Stolen cloud credentials sell like donuts on the Dark web


A hot potato: In 2020, many companies migrated to the cloud to try and adapt their infrastructure to a pandemic-affected world. The migration brought both new business opportunities and new security threats, as a recently unveiled IBM report highlights.

According to IBM X-Force, Big Blue’s platform for threat intelligence sharing and research, the cloud is now the main focus of cyber-criminals trying to sell logins to script kiddies on dark web marketplaces. Stolen cloud credentials now make up almost 90% of digital goods on sale through darknets, and they are extremely cheap as well.

The latest IBM X-Force Cloud Threat Landscape Report analyzed “real world” cloud cyber-security incidents IBM has responded to over 12 months, collecting information from threat intelligence, pentests, and dark web analysis (in partnership with Cybersixgill) compiled between June 2022 and June 2023. Companies were quick to adopt cloud infrastructures because of the COVID-19 pandemic, the report highlights, but the same cannot be said for a proper, cloud-specific security posture.

On the other hand, X-Force Head of Research John Dwyer says that criminals are quicker to adapt their tools and methodologies in search of the best way to gain access to networks. This access is increasingly based on cloud services, because of their rapid expansion and technology complexity.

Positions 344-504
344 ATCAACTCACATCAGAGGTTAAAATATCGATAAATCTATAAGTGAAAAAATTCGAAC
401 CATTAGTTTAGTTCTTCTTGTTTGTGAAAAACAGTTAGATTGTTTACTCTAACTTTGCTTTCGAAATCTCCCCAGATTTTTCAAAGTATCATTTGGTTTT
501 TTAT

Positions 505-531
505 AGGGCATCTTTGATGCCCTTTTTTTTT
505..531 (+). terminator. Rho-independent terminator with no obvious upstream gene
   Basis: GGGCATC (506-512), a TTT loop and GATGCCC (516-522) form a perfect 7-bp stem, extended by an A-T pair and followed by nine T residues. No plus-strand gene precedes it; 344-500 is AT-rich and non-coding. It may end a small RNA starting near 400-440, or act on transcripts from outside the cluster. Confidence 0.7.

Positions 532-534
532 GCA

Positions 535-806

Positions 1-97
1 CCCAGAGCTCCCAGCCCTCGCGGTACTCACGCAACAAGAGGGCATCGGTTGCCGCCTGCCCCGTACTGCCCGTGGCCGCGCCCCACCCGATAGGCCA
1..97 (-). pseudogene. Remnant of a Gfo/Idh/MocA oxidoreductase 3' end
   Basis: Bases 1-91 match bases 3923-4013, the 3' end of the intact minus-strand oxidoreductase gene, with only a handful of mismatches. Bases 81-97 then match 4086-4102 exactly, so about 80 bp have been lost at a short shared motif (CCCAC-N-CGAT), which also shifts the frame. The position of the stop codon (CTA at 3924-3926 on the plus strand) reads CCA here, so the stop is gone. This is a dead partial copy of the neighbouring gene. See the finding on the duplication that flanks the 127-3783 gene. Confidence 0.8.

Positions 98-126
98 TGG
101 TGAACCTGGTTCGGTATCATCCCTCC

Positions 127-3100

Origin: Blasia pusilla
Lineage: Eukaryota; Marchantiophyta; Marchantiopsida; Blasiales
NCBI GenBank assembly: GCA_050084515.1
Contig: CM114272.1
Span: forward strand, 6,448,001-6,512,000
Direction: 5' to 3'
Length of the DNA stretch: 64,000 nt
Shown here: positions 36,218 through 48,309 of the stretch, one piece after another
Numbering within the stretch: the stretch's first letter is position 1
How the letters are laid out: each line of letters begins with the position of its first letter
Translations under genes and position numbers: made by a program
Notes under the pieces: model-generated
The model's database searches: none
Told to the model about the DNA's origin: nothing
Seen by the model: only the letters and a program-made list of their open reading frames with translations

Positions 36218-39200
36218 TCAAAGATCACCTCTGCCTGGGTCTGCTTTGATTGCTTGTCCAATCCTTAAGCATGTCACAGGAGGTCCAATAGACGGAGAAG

Stolen cloud credentials are also very cheap these days, as according to Dwyer they can be purchased “for the same cost as some donuts.” Most organizations also use more than one cloud service, which makes things even more complicated and potentially insecure. X-Force analyzed 632 new cloud-related CVE-tracked vulnerabilities during a 13-month period, which constitutes a whopping 194% increase from last year.

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The number of security vulnerabilities discovered in 2022 was, however, unusually low (about 200), while the flaws tracked in the latest report are almost on par with the numbers recorded in 2021. This year’s bugs were more dangerous, though, because about 60% of these flaws were able to provide cyber-criminals with a successful access to information, user privileges or login credentials.

X-Force also discovered an embarrassing amount of plaintext credentials on user endpoint systems (33%), which were obviously involved in the cloud-related incidents IBM analyzed. Valid credentials have become the most common initial access vector in cloud security breaches, X-Force reports, as they are (ab)used in 36% of all cases.

The report also suggests what organizations can do to mitigate the dangers coming from the cloud. Network segmentation to restrict access to sensitive resources could help a lot, and best-practices for endpoint security are also valid for cloud environments. Therefore, companies should implement a “zero-trust approach” to security with multi-factor authentication, modern identity and access management, and forcing users to avoid reusing usernames and passwords.



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